The broader significance of the order can be interpreted in a number of ways. In embodying an alternative view of religion, it provided potential converts with a view of Islam that stressed the spiritual, rather than the legalistic, version of the faith. Its importance in the Ottoman period can be found in its contribution to conversion, to the arts and culture, and to the ceremonial support of the state.

Further Reading
  • citation-type="booksimple"

    xlink:type="simple">Barks, Coleman. The Essential Rūmī. San Francisco: Harper, 1997. This popular book contains modern English translations of some of Rūmī’s most captivating verses, with introductions to each section written by the translator.
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    xlink:type="simple">Friedlander, Shems. The Whirling Dervishes: Being an Account of the Sufi Order Known as the Mevlevis and Its Founder the Poet and Mystic Mevlana Jalāluddin Rūmī. Albany: State University of New York Press, 1992. This very accessible book contains basic information about the order and a wealth of photographs. Part of the SUNY series in Islam. Bibliography.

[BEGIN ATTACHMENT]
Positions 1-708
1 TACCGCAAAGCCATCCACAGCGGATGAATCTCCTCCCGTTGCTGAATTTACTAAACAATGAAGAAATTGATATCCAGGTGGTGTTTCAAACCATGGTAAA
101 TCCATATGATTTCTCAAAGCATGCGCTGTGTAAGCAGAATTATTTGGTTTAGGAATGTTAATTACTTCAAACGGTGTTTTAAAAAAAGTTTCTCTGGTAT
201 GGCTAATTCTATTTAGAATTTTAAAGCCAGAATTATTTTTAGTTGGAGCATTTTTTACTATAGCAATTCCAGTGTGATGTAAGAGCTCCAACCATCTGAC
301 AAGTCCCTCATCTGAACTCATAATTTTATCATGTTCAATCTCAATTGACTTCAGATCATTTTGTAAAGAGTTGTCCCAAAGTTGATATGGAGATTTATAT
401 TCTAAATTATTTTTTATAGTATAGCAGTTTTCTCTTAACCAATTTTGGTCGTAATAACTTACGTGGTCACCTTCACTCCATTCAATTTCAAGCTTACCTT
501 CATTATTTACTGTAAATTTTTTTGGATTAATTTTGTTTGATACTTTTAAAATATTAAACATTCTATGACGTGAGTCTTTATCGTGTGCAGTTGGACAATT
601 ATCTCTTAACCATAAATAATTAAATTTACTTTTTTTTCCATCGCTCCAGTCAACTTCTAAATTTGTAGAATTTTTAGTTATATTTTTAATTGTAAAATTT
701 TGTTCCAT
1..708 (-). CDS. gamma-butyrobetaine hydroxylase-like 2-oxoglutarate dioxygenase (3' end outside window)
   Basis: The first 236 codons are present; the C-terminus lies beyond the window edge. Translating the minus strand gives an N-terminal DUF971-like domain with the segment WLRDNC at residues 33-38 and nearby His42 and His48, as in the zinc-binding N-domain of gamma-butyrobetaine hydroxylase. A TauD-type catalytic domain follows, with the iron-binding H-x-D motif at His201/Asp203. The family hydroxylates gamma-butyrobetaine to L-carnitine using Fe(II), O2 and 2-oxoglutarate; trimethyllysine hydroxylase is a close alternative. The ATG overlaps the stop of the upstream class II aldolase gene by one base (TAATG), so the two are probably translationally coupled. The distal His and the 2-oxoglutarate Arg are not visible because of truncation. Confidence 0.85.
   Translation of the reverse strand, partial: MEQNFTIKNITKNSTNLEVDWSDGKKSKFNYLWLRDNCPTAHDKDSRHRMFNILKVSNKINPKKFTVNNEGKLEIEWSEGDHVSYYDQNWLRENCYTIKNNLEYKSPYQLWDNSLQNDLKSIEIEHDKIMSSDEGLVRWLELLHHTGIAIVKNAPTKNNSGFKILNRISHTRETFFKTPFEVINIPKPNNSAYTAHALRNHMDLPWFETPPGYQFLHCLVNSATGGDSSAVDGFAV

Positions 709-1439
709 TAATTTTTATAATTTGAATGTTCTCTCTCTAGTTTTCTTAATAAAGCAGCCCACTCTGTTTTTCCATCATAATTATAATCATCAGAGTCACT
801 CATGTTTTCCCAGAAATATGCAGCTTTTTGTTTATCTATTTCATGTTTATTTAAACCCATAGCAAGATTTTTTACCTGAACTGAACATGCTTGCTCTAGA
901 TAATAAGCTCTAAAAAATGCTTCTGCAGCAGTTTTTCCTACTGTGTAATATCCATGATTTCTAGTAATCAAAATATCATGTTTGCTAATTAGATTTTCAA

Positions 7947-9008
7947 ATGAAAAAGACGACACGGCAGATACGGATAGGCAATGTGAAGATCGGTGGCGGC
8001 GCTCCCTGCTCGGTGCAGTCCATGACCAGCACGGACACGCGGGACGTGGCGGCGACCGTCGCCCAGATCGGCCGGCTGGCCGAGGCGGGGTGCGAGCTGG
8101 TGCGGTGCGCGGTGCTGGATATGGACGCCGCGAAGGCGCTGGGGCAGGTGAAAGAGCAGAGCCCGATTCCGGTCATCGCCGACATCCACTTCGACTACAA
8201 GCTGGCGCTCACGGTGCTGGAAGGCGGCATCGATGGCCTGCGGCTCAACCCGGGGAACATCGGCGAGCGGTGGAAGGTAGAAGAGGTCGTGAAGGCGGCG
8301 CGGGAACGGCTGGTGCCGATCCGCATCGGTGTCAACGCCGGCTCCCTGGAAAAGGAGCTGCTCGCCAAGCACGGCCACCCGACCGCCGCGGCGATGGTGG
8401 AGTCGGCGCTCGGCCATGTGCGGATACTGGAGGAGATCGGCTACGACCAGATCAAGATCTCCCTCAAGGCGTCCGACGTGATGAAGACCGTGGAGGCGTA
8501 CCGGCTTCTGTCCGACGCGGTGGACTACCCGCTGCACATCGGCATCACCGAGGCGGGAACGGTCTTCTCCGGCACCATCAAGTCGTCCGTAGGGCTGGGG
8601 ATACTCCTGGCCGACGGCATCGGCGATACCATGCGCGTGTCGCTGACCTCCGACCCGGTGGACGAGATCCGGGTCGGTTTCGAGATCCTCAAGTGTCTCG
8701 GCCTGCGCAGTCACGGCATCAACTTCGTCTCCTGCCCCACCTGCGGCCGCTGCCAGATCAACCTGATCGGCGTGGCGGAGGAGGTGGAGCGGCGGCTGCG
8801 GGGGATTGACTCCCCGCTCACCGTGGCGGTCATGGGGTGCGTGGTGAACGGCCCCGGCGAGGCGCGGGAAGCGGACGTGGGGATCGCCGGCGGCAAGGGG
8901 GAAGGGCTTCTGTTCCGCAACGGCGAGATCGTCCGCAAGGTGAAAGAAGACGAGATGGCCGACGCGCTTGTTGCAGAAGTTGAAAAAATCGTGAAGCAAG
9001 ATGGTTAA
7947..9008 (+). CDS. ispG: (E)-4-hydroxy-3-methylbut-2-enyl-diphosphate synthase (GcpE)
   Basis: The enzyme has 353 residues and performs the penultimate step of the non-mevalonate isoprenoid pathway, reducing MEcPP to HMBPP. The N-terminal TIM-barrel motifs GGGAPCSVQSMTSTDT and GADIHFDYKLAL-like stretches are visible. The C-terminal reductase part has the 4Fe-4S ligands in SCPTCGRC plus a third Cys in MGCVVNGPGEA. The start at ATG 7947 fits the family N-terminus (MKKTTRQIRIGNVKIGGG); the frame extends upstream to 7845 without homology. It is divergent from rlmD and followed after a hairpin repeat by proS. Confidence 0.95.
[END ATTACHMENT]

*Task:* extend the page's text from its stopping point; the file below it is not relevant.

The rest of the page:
• citation-type="booksimple"

    xlink:type="simple">Harvey, Andrew. Teachings of Rūmī. Boston: Shambhala, 1999. This book contains a brief introduction to Rūmī and his works. The remainder of the book is divided into four sections, each of which contains verses and extracts from Rūmī’s writings.
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    xlink:type="simple">Kahn, Masood Ali, and S. Ram, eds. Encyclopaedia of Sufism. 12 vols. New Delhi: Anmol, 2003. A collection introducing Sufism and its basics in Islam, and Sufism’s tenets, doctrines, literature, saints, and philosophy. Bibliography, index.